# Minimum and Maximum Entropy Distributions for Binary Systems with Known Means and Pairwise Correlations

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## Abstract

**:**

## 1. Introduction

#### Problem Setup

## 2. Results

#### 2.1. Limits on System Growth

#### A Simple Example

#### 2.2. Bounds on Minimum Entropy

#### 2.2.1. Upper Bound on the Minimum Entropy

#### 2.2.2. Lower Bound on the Minimum Entropy

#### 2.3. Bounds on Maximum Entropy

#### 2.4. Low-Entropy Solutions

#### 2.5. Minimum Entropy for Exchangeable Distributions

#### 2.6. Implications for Communication and Computer Science

## 3. Discussion

## Acknowledgments

## Author Contributions

## Conflicts of Interest

## Appendix A. Allowed Range of ν Given μ Across All Distributions for Large N

**Figure A1.**An example of the allowed values of ${\lambda}_{0}$ and ${\lambda}_{1}$ for the dual problem ($N=5$).

**Figure A2.**The red shaded region is the set of values for $\mu $ and $\nu $ that can be satisfied for at least one probability distribution in the $N\to \infty $ limit. The purple line along the diagonal where $\nu =\mu $ is the distribution for which only the all active and all inactive states have non-zero probability. It represents the global entropy minimum for a given value of $\mu $. The red parabola, $\nu ={\mu}^{2}$, at the bottom border of the allowed region corresponds to a wide range of probability distributions, including the global maximum entropy solution for given $\mu $ in which each neuron fires independently. We find that low entropy solutions reside at this low $\nu $ boundary as well.

## Appendix B. Minimum Entropy Occurs at Small Support

## Appendix C. The Maximum Entropy Solution

`fsolve`function from the

`SciPy`package of Python subject to constraints (A34) and (A35).

**Figure A3.**For the case of uniform constraints achievable by arbitrarily large systems, the maximum possible entropy scales linearly with system size, N, as shown here for various values of $\mu $ and $\nu $. Note that this linear scaling holds even for large correlations, provided that $\nu <\mu $. For the extreme case $\nu =\mu $, all the neurons are perfectly correlated so the entropy of the ensemble does not change with increasing N.

## Appendix D. Minimum Entropy for Exchangeable Probability Distributions

**Figure A4.**The minimum entropy for exchangeable distributions versus N for various values of $\mu $ and $\nu $. Note that, like the maximum entropy, the exchangeable minimum entropy scales linearly with N as $N\to \infty $, albeit with a smaller slope for $\nu \ne {\mu}^{2}$. We can calculate the entropy exactly for $\mu $ = 0.5 and $\nu $ = 0.25 as $N\to \infty $, and we find that the leading term is indeed linear: ${\tilde{S}}_{2}^{exch}\approx N-1/2{log}_{2}\left(N\right)-1/2{log}_{2}\left(2\pi \right)+O[{log}_{2}\left(N\right)/N]$.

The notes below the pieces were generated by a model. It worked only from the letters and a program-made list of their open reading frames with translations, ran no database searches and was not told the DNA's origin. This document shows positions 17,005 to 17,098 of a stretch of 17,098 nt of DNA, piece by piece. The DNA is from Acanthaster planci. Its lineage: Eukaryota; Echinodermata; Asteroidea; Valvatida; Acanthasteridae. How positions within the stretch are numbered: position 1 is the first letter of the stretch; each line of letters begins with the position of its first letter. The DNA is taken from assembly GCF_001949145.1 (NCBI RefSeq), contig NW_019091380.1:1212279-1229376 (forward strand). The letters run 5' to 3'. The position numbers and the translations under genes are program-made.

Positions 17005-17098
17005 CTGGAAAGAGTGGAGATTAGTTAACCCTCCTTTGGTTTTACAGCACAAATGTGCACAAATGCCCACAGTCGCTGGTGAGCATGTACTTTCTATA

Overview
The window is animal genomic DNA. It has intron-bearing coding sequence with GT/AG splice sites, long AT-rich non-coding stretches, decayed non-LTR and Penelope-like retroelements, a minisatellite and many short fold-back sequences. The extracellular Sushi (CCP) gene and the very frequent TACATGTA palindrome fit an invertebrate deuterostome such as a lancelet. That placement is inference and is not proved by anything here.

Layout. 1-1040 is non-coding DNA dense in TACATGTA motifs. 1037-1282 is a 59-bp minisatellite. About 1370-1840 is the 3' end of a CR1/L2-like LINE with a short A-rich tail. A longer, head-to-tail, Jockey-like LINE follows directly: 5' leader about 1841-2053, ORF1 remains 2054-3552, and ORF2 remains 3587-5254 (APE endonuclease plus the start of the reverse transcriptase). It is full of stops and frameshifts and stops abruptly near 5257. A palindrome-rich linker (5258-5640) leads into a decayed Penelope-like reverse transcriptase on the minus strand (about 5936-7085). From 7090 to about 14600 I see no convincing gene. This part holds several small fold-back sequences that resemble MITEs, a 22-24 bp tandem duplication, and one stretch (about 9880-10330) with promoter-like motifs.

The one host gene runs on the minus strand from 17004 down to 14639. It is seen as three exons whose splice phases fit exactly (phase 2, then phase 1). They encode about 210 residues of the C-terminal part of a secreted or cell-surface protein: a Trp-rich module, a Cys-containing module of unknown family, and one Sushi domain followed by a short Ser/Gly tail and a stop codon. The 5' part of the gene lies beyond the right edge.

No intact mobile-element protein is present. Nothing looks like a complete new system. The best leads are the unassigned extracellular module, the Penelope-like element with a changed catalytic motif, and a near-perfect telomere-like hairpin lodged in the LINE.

## Appendix E. Construction of a Low Entropy Distribution for All Values of μ and ν

- Begin with the state with $n=3$ active neurons in a row:
- 11100

- Generate new states by inserting progressively larger gaps of 0s before each 1 and wrapping active states that go beyond the last neuron back to the beginning. This yields $N-1=4$ unique states including the original state:
- 11100
- 10101
- 11010
- 10011

- Finally, “rotate” each state by shifting each pattern of ones and zeros to the right (again wrapping states that go beyond the last neuron). This yields a total of $N(N-1)$ states:
- 11100 01110 00111 10011 11001
- 10101 11010 01101 10110 01011
- 11010 01101 10110 01011 10101
- 10011 11001 11100 01110 00111

- Note that each state is represented twice in this collection, removing duplicates we are left with $N(N-1)/2$ total states. By inspection we can verify that each neuron is active in $n(N-1)/2$ states and each pair of neurons is represented in $n(n-1)/2$ states. Weighting each state with equal probability gives us the values for $\mu $ and $\nu $ stated in Equation (A53).

## Appendix F. Another Low Entropy Construction for the Communications Regime, $\mathit{\mu}=\raisebox{1ex}{$\mathbf{1}$}\!\left/ \!\raisebox{-1ex}{$\mathbf{2}$}\right.$ & $\mathit{\nu}=\raisebox{1ex}{$\mathbf{1}$}\!\left/ \!\raisebox{-1ex}{$\mathbf{4}$}\right.$

## Appendix G. Extending the Range of Validity for the Constructions

**Figure A5.**The full shaded region includes all allowed values for the constraints $\mu $ and $\nu $ for all possible probability distributions, replotted from Figure A2. As described in Appendix E and Appendix G, one of our low-entropy constructed solutions can be matched to any of the allowed constraint values in the full shaded region, whereas the constructed solution described in Appendix F can achieve any of the values within the triangular purple shaded region. Note that even with this second solution, we can cover most of the allowed region. Each of our constructed solutions have entropies that scale as $S\sim ln\left(N\right)$.